Web of intrigue

SPIDERS at Lake Monger have gone into overdrive and covered a huge stretch of trees with their web.

Locals who regularly walk around the lake are used to a seeing a few webs, but they told the Voice they’ve never seen the trees so thoroughly coated.

• The cloak of spiders’ webs at Lake Monger. Photos by David Bell

It’s been a bad season for midges and Cambridge town council doesn’t use chemicals to kill them off.

That’s good news for the spiders at Lake Monger, whose webs are dotted with tiny midgie corpses.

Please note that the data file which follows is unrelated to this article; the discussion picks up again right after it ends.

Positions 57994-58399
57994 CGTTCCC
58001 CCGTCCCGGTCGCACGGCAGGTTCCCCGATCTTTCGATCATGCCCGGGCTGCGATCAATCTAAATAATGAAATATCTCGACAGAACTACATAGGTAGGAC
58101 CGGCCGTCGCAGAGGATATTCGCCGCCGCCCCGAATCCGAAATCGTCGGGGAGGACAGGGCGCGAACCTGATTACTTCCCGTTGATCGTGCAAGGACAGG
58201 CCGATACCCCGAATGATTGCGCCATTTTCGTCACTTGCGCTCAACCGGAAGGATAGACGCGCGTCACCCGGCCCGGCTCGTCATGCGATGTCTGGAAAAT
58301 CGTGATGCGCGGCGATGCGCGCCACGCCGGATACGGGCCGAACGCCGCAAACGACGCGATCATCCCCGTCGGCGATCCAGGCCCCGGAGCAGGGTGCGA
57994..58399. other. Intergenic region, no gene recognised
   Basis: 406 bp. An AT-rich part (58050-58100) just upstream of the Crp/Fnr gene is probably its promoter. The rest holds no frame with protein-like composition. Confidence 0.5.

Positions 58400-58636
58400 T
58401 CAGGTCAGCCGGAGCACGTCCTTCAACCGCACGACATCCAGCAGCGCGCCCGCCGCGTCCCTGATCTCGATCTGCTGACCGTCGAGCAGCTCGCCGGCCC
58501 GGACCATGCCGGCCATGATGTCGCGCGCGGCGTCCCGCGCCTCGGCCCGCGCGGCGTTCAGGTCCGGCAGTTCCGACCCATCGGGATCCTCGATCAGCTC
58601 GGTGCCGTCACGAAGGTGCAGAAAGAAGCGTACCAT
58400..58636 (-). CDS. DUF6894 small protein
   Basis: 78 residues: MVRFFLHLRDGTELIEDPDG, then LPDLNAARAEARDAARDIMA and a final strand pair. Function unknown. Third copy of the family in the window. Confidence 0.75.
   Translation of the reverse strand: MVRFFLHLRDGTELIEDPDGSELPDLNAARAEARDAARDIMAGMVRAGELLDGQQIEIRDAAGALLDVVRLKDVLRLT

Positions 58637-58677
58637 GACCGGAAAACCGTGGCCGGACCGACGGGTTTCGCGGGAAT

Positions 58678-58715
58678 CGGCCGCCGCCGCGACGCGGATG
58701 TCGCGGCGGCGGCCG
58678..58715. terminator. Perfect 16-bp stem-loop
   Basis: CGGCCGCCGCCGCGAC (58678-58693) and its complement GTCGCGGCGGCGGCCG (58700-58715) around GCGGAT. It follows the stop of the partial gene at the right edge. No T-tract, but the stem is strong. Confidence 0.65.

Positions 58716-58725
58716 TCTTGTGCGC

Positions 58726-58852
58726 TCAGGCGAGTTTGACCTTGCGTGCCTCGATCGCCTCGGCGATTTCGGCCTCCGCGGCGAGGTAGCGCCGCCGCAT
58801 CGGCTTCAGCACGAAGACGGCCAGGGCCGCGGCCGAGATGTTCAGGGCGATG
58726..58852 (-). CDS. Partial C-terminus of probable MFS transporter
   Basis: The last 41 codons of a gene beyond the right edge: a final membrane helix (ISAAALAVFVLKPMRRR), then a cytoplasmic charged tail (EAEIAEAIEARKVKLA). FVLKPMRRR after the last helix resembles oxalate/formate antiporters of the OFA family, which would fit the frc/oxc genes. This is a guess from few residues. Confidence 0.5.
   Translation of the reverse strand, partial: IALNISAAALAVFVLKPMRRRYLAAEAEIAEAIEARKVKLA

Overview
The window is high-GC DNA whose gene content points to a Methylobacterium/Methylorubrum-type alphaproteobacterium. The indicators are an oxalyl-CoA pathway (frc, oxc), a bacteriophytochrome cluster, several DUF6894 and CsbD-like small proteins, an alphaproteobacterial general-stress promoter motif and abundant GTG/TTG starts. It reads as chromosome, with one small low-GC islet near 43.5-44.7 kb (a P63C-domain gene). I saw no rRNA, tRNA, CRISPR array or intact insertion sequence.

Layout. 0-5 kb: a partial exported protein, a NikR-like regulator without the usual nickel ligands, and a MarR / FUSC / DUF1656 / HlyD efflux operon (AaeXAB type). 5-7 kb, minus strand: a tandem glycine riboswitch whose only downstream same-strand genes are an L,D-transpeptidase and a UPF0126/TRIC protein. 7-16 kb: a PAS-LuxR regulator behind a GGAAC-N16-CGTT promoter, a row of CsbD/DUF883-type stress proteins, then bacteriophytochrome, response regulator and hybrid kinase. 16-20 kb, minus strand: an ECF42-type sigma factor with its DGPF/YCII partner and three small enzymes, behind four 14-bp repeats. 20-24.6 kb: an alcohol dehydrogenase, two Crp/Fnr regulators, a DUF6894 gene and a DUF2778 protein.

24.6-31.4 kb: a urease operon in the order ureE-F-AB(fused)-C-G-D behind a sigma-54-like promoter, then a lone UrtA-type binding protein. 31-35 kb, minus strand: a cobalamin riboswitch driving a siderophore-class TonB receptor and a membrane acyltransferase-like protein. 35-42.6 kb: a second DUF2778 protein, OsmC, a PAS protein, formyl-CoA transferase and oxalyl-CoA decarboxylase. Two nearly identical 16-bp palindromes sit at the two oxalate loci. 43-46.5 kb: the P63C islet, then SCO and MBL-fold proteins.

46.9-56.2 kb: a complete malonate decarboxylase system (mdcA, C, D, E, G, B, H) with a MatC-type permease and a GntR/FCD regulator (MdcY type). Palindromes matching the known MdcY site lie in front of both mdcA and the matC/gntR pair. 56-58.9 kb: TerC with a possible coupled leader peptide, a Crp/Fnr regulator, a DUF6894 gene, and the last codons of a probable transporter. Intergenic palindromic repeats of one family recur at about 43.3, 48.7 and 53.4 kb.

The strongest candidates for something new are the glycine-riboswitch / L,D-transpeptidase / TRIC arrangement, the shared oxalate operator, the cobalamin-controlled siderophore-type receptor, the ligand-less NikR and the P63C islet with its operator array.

We sent a picture of one of the small, spindly spiders at the lake to WA Museum.

Arachnid expert Julianne Waldock says it’s a “male long-jawed spider, Tetragnatha sp”, which roughly translates to “four-jaw”.

They’re an orb-weaving spider that usually spin horizontal webs over water, but there might be other species at Lake Monger contributing to the web epidemic.

• These webbie boys (scientific name: Tetragnatha sp) have been busy.

The four-jaw spider is known to share its web with other types of spiders.


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